WASHINGTON (Reuters) - A federal judge blocked a U.S. rule requiring tobacco companies to display graphic images on cigarette packs, such as a man exhaling cigarette smoke through a hole in his throat.
U.S. District Judge Richard Leon sided on Monday with tobacco companies and granted a temporary injunction, saying they would likely prevail in their lawsuit challenging the requirement as unconstitutional because it compels speech in violation of the First Amendment.
The Food and Drug Administration in June released nine new warnings to go into effect in September of 2012, the first change in U.S. cigarette warning labels in 25 years. Cigarette packs already carry text warnings from the U.S. Surgeon General.
The new warnings must cover the top half of the front and back of cigarette packs and 20 percent of printed advertisements and must contain color graphics depicting the health consequences of smoking, including diseased lungs, dead bodies and rotting teeth.
Congress instructed FDA to impose the new labels as part of 2009 legislation making the agency responsible for regulating tobacco products.
“The sheer size and display requirements for the graphic images are anything but narrowly tailored,” Leon wrote in a 29-page opinion.
Just because Congress ordered the size and placement of the new warnings before charging the FDA with carrying out the mandate, “doing so does not enable this requirement to somehow automatically pass constitutional muster,” he said.
The content of the images would also not likely survive constitutional muster because the FDA did not attempt to narrowly tailor those either, the judge said.
The tobacco lawsuit is the latest effort by corporations to assert a right to free speech, a high-profile legal battle that could end up before the U.S. Supreme Court.
Reynolds American Inc’s R.J. Reynolds unit, Lorillard Inc, Liggett Group LLC and Commonwealth Brands Inc, owned by Britain’s Imperial Tobacco Group Plc, sued the FDA in August.
They argued the new graphic warnings force them to “engage in anti-smoking advocacy” on the government’s behalf, breaching their right to free speech.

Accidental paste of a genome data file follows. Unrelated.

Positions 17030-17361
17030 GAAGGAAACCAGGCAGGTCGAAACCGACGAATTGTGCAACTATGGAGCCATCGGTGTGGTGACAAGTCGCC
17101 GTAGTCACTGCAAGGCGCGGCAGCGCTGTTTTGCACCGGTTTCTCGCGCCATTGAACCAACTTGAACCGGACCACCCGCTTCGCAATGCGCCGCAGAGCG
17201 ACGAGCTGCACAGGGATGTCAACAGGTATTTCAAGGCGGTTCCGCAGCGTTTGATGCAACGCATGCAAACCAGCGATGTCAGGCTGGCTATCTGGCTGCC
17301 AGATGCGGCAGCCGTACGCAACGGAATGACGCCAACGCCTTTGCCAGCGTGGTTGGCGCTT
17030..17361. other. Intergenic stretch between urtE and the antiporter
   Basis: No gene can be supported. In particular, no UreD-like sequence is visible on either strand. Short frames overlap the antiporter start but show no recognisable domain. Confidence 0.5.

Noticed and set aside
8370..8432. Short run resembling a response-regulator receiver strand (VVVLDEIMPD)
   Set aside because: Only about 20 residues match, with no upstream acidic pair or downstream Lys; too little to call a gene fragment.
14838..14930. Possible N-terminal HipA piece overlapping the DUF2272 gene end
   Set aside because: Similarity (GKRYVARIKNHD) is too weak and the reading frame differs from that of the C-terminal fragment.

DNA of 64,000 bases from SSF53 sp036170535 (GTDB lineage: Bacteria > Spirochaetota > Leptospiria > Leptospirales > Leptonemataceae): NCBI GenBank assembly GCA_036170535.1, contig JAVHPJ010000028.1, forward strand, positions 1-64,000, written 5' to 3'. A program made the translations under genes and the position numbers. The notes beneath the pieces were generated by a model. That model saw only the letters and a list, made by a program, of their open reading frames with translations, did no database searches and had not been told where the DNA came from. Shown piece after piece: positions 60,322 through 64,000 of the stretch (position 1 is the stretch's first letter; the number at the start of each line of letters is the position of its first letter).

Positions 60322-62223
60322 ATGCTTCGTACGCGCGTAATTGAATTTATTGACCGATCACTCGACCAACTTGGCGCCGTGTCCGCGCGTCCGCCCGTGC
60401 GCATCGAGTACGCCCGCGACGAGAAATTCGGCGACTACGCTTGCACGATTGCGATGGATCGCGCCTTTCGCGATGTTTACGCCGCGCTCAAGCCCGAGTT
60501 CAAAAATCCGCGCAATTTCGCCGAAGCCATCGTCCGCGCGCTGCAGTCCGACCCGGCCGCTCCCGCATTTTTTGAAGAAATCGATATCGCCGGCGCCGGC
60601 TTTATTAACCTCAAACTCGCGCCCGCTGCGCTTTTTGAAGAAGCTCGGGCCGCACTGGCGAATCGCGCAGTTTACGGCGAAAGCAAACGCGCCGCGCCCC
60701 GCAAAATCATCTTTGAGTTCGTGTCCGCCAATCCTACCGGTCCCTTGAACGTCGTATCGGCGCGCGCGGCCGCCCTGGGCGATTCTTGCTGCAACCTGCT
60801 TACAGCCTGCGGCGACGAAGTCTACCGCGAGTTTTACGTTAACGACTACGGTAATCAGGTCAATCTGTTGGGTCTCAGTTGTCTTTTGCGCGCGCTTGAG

The Obama administration’s options include appealing Leon’s ruling or the FDA could try to rewrite the rules.
FDA spokeswoman Stephanie Yao said the agency did not comment on proposed, pending or ongoing litigation. Justice Department spokesman Charles Miller said the department was aware of the decision and was reviewing it.
The White House expressed disappointment in the ruling.
“Tobacco companies shouldn’t be standing in the way of common sense measures that will help prevent children from smoking. We are confident big tobacco’s attempt to stop these warnings from going forward will ultimately fail,” White House spokesman Nick Papas said.
Tobacco is the leading cause of preventable deaths in the United States, accounting for one in every five deaths every year, according to the Centers for Disease Control and Prevention. About 21 percent of U.S. adults smoke cigarettes, a number little changed since 2004.
Worldwide, tobacco kills nearly 6 million people every year, including more than 600,000 nonsmokers, according to the World Health Organization, which has repeatedly called for graphic images to appear on tobacco packs, saying the pictorial warnings actually work.
The tobacco industry had asked Leon to block the FDA’s new requirements, pending a final decision on their constitutionality. They argued they needed a quick ruling because they would have to start in November or December and spend millions of dollars to comply with the requirements.
Justice Department attorneys had argued that the money was a small fraction of the companies’ net sales, so they would not suffer irreparable harm without the temporary injunction.
Government attorneys said the labels conveyed the dangers of smoking more effectively than words alone, and were needed to stop more people from smoking, especially teenagers.
Judge Leon said the images provoked an emotional response rather than just providing factual and noncontroversial information, crossing the line into using company advertising for government advocacy.
Floyd Abrams, a prominent First Amendment lawyer representing Lorillard, called Leon’s ruling a “vindication for the well-established First Amendment principle that the government may not compel speech in the commercial area.”
He said the case was in its early stages and there was a “good chance” it will eventually reach the U.S. Supreme Court.
The Dow Jones tobacco index, whose components include Altria, Lorillard and Reynolds American, was just 0.05 percent higher in afternoon trading amid mixed trading for broader U.S. stock indexes as investors kept a worried eye on European debt problems.
Altria Group is not part of the lawsuit.
The case is R.J Reynolds Tobacco Co et al v. U.S. Food and Drug Administration et al, U.S. District Court for the District of Columbia, No. 11-cv-1482.
Additional reporting by Brad Dorfman in New York; Editing by Dave Zimmerman and Tim Dobbyn